The next time that you visit the National Corvette Museum, be sure to look upward as you explore the exhibit Driven by Design. Suspended from the ceiling is a wire-frame model in the shape of the C5 Corvette. This model was one of the tools designers used to visualize the body of the C5, the design that would take Corvette into the 21st century. 

When it debuted in 1997, the fifth generation was the most revolutionary Corvette ever created. Its development began in the late 1980s and early 1990s, but during this time financial difficulties and corporate politics within General Motors were threatening the future of the Corvette. Its sales had been falling for years, and it could have been eliminated from Chevrolet’s lineup entirely. However, the dedicated group of engineers and design staff who worked on the Corvette remained committed to the next generation, one that would set new standards of quality and performance that would revitalize the Corvette name. As a result, most of the parts and pieces of the C5 were brand new components designed specifically for the next Corvette. 

One idea that the engineering team proposed was to give the C5 chassis a “backbone” structure. For the “backbone” design, the chassis would consist of two side rails held together by cross members. Each side rail would be a single piece shaped through an advanced hydroforming process that would make all C5 side rails exactly alike. This was a radical departure from the C4, but the theory was that the “backbone” chassis with hydroformed side rails would provide the C5 with better maneuverability and make the car stronger. Accordingly, the design team had to create a body that would be compatible with the “backbone” chassis.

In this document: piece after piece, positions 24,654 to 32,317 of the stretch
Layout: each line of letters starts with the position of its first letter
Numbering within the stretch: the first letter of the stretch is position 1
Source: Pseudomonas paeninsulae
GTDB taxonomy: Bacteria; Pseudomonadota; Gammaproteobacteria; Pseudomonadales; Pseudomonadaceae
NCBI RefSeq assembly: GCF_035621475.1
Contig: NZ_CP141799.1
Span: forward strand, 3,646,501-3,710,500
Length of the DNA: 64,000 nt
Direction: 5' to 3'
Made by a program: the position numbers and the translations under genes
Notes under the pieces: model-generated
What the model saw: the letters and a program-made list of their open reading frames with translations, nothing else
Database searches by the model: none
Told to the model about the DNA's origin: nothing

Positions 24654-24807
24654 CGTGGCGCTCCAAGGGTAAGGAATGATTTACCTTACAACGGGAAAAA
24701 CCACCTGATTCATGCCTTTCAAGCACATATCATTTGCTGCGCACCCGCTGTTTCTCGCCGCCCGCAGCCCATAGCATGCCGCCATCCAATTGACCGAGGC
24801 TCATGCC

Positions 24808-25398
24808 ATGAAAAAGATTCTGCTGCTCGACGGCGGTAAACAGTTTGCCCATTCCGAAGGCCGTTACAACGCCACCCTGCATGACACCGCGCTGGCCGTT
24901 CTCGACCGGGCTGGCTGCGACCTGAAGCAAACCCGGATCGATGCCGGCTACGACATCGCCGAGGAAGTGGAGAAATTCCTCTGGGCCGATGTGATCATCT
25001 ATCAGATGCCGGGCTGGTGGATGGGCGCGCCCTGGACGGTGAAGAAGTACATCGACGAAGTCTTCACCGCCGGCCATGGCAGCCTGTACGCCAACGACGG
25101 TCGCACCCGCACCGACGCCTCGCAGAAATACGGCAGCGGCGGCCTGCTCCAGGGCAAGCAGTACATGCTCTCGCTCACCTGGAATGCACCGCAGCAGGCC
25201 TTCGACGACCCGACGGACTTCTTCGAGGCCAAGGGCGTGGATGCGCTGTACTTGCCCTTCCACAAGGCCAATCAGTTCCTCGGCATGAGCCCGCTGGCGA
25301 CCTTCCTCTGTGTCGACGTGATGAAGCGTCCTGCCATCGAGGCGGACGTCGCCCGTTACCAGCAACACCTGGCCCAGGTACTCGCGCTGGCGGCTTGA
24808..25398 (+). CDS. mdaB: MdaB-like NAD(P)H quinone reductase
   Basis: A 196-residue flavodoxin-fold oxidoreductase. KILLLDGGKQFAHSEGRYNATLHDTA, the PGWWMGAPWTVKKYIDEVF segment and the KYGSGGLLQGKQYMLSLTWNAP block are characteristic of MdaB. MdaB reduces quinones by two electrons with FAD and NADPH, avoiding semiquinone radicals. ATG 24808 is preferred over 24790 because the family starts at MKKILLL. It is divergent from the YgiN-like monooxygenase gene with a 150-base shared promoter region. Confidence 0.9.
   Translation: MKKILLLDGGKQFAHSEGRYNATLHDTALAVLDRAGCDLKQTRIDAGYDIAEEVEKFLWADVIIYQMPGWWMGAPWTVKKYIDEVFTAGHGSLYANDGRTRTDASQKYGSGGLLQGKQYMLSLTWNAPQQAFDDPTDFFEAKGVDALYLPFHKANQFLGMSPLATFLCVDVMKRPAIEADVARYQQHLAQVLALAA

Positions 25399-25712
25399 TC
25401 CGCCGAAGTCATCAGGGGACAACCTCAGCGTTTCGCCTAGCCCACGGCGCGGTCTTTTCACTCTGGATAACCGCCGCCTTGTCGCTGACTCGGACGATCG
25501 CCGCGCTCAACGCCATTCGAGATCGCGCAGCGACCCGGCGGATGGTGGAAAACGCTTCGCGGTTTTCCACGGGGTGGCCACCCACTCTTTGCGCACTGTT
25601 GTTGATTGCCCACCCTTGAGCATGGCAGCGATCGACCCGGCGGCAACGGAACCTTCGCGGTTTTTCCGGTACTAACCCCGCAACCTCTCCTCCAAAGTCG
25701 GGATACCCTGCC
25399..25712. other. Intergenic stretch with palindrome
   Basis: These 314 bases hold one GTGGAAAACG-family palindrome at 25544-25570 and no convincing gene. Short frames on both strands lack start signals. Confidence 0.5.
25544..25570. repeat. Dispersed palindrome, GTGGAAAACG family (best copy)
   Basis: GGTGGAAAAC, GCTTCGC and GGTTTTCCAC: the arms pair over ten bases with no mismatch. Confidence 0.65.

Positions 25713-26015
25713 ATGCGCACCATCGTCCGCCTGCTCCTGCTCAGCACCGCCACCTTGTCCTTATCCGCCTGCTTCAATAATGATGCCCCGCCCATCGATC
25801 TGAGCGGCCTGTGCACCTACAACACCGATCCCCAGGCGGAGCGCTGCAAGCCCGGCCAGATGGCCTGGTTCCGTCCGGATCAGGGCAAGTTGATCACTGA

Inspiration for the shape of the C5 came from several sources including design sketches, aerodynamic testing, and even feedback from current Corvette owners. Particularly influential was John Cafaro’s “Black Car” design that incorporated sleek, swooping fenders reminiscent of a jet plane. The Corvette team would continue to refine the C5 design, ultimately creating the shape of the wire-frame model at the National Corvette Museum. It now provides visitors with a peek into the creative process that gave life to the innovative C5.